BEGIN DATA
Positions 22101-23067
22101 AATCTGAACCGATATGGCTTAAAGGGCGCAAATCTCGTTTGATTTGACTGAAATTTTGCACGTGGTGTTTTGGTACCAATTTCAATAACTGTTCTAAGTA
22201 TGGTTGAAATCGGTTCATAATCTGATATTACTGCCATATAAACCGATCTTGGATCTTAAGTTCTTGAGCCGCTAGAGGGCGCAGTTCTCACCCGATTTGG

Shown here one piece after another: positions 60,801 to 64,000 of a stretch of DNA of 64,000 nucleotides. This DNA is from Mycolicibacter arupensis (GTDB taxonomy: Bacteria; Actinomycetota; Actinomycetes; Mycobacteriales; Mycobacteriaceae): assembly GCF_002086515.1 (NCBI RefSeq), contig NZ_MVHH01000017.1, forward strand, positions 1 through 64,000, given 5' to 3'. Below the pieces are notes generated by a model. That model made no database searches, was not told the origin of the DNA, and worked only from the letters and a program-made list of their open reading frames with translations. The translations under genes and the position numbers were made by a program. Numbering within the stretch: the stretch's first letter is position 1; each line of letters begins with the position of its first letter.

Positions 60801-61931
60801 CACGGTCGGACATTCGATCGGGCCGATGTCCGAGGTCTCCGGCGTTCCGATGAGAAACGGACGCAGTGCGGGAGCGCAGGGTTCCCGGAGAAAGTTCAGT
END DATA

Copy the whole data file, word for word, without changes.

Positions 22101-23067
22101 AATCTGAACCGATATGGCTTAAAGGGCGCAAATCTCGTTTGATTTGACTGAAATTTTGCACGTGGTGTTTTGGTACCAATTTCAATAACTGTTCTAAGTA
22201 TGGTTGAAATCGGTTCATAATCTGATATTACTGCCATATAAACCGATCTTGGATCTTAAGTTCTTGAGCCGCTAGAGGGCGCAGTTCTCACCCGATTTGG

Shown here one piece after another: positions 60,801 to 64,000 of a stretch of DNA of 64,000 nucleotides. This DNA is from Mycolicibacter arupensis (GTDB taxonomy: Bacteria; Actinomycetota; Actinomycetes; Mycobacteriales; Mycobacteriaceae): assembly GCF_002086515.1 (NCBI RefSeq), contig NZ_MVHH01000017.1, forward strand, positions 1 through 64,000, given 5' to 3'. Below the pieces are notes generated by a model. That model made no database searches, was not told the origin of the DNA, and worked only from the letters and a program-made list of their open reading frames with translations. The translations under genes and the position numbers were made by a program. Numbering within the stretch: the stretch's first letter is position 1; each line of letters begins with the position of its first letter.

Positions 60801-61931
60801 CACGGTCGGACATTCGATCGGGCCGATGTCCGAGGTCTCCGGCGTTCCGATGAGAAACGGACGCAGTGCGGGAGCGCAGGGTTCCCGGAGAAAGTTCAGT